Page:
In 1985 James O’Donnell became a believer in Christ. As it does in most of us, this caused him to begin a reevaluation of his life. His desire to serve God more intentionally resulted in a major move and lifestyle change. In 1994, O’Donnell and his family left a beautiful home in the Boston suburbs, summer home in upstate New York and a successful career in the financial services business. They moved to Huntington, Indiana where he took a teaching position in a small Christian liberal arts college as well as an 80% pay cut.
We are often led to believe that making a noble sacrifice, such as this, will bring an abundance of God’s blessings. – A happy ever after story. Sacrifice, in keeping with His will, does bring blessings, but not always in the obvious ways that we expect. We are never guaranteed an easy life.
Within a few months after the move, O’Donnell’s wife Lizzie was diagnosed with advanced breast cancer and given few months to live. The letters in Letters for Lizzie were written to about 200 friends and acquaintances back east, most of who did not share the O’Donnell’s faith, requesting prayer. This group grew into a prayer network of hundreds. Lizzie made it past a year, experienced serious complications from the cancer treatments and still lives.
The letters take the reader through some heart-wrenching times for the O’Donnell family, but as a reader, I was never left emotionally drained as I have been with some similar books. Instead, I was impressed and encouraged by the faith, courage and even the spiritual struggles that the letters reveal. They contain truths about God that perhaps can only be found by those who have reached down into the depths of despair and survived.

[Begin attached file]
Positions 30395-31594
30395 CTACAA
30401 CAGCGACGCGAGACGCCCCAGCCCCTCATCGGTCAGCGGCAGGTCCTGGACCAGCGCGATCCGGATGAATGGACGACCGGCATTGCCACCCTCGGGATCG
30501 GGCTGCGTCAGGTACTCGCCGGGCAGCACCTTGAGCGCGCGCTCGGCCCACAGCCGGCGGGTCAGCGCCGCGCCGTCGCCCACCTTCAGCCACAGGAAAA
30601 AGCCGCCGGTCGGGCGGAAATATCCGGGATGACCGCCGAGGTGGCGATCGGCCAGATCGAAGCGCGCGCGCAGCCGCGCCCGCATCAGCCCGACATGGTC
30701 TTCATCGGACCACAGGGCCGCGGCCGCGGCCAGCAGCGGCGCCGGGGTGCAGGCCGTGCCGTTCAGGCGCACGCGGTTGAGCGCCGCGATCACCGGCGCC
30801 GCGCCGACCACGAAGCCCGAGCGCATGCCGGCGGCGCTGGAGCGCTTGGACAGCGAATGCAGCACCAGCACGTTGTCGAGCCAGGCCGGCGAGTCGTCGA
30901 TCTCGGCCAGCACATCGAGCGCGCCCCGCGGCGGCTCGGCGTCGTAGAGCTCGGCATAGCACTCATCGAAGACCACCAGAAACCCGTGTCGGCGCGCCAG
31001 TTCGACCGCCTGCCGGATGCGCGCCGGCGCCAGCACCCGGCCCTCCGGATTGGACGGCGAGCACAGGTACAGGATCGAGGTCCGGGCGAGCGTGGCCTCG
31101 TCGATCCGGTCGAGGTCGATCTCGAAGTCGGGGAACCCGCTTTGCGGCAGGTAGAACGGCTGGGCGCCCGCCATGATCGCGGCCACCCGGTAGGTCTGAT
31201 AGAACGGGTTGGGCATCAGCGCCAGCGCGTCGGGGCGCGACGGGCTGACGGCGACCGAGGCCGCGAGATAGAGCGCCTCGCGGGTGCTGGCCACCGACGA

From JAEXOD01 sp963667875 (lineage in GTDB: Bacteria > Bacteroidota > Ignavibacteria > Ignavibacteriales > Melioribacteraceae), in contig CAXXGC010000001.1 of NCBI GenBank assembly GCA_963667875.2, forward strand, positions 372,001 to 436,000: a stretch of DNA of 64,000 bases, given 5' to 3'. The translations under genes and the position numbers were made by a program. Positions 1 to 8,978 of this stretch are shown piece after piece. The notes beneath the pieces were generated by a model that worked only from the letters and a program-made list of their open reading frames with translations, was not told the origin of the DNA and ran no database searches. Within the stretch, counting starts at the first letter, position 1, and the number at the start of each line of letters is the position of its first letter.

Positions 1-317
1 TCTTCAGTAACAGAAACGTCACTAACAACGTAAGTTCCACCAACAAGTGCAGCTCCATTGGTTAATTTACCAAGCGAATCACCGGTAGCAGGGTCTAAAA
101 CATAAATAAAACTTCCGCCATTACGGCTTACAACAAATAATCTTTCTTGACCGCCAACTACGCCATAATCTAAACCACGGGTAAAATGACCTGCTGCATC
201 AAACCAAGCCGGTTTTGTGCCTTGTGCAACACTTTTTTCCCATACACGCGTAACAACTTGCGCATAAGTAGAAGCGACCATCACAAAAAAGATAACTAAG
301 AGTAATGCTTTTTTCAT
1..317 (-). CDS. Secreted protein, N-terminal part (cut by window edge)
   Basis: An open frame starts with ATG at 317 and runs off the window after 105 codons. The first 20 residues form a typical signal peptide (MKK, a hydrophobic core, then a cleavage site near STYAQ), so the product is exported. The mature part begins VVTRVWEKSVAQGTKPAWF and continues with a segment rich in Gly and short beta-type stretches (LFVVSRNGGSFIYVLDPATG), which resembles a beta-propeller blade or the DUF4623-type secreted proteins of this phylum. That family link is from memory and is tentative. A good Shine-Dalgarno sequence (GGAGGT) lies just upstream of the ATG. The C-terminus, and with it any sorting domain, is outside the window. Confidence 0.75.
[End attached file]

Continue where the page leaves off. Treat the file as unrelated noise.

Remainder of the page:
James O’Donnell has a very comfortable writing style that is easy to read and draws the reader on chapter after chapter. At the end of the book, O’Donnell gives tips that are invaluable for surviving as a caretaker. I recommend Letters for Lizzie to anyone struggling with serious illness and for the caretakers, for close friends of the seriously ill and for those on the outside looking in.
Two quotations from the book remain with me and impress me as something every Christian should remember. O’Donnell says;
“I wish other people – especially Christians – had a greater capacity to walk a bit further alongside the underclass of the chronically ill sufferers and their caregivers for whom closure doesn’t seem to exist.”
“Faith, character, and attitude in the sufferer and in the caregiver matter increasingly as time goes on – because as time goes on we fight alone.”
Letters for Lizzie:
A Story of Love, Friendship
and a Battle for Life